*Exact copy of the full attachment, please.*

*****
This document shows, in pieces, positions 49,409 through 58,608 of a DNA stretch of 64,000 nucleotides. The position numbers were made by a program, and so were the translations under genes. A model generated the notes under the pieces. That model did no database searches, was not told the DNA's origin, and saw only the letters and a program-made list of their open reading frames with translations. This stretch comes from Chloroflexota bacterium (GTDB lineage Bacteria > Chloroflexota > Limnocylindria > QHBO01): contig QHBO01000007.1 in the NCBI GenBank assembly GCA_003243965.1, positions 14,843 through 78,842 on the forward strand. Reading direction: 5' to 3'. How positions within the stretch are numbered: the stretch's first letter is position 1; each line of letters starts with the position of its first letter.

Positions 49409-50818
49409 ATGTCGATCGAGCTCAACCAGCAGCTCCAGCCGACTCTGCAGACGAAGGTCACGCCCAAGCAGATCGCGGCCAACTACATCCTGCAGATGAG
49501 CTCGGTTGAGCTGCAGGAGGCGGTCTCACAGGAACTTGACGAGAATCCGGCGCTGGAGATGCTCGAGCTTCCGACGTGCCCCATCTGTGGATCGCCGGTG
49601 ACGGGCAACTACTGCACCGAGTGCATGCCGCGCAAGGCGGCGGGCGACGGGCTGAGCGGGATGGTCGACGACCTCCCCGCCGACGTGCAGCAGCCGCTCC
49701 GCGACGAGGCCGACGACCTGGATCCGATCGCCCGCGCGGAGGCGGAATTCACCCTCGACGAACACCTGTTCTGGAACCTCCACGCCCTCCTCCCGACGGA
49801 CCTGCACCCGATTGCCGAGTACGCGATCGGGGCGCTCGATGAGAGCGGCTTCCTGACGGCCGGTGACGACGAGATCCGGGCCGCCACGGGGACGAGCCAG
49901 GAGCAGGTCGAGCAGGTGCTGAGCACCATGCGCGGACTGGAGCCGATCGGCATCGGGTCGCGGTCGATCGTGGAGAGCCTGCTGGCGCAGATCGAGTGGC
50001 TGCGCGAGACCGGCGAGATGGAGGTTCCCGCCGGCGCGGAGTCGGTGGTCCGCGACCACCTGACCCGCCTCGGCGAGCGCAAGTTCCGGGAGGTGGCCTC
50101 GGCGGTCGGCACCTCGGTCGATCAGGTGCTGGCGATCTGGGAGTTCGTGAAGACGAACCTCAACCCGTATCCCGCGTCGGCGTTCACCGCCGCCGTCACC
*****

This document shows, in pieces, positions 49,409 through 58,608 of a DNA stretch of 64,000 nucleotides. The position numbers were made by a program, and so were the translations under genes. A model generated the notes under the pieces. That model did no database searches, was not told the DNA's origin, and saw only the letters and a program-made list of their open reading frames with translations. This stretch comes from Chloroflexota bacterium (GTDB lineage Bacteria > Chloroflexota > Limnocylindria > QHBO01): contig QHBO01000007.1 in the NCBI GenBank assembly GCA_003243965.1, positions 14,843 through 78,842 on the forward strand. Reading direction: 5' to 3'. How positions within the stretch are numbered: the stretch's first letter is position 1; each line of letters starts with the position of its first letter.

Positions 49409-50818
49409 ATGTCGATCGAGCTCAACCAGCAGCTCCAGCCGACTCTGCAGACGAAGGTCACGCCCAAGCAGATCGCGGCCAACTACATCCTGCAGATGAG
49501 CTCGGTTGAGCTGCAGGAGGCGGTCTCACAGGAACTTGACGAGAATCCGGCGCTGGAGATGCTCGAGCTTCCGACGTGCCCCATCTGTGGATCGCCGGTG
49601 ACGGGCAACTACTGCACCGAGTGCATGCCGCGCAAGGCGGCGGGCGACGGGCTGAGCGGGATGGTCGACGACCTCCCCGCCGACGTGCAGCAGCCGCTCC
49701 GCGACGAGGCCGACGACCTGGATCCGATCGCCCGCGCGGAGGCGGAATTCACCCTCGACGAACACCTGTTCTGGAACCTCCACGCCCTCCTCCCGACGGA
49801 CCTGCACCCGATTGCCGAGTACGCGATCGGGGCGCTCGATGAGAGCGGCTTCCTGACGGCCGGTGACGACGAGATCCGGGCCGCCACGGGGACGAGCCAG
49901 GAGCAGGTCGAGCAGGTGCTGAGCACCATGCGCGGACTGGAGCCGATCGGCATCGGGTCGCGGTCGATCGTGGAGAGCCTGCTGGCGCAGATCGAGTGGC
50001 TGCGCGAGACCGGCGAGATGGAGGTTCCCGCCGGCGCGGAGTCGGTGGTCCGCGACCACCTGACCCGCCTCGGCGAGCGCAAGTTCCGGGAGGTGGCCTC
50101 GGCGGTCGGCACCTCGGTCGATCAGGTGCTGGCGATCTGGGAGTTCGTGAAGACGAACCTCAACCCGTATCCCGCGTCGGCGTTCACCGCCGCCGTCACC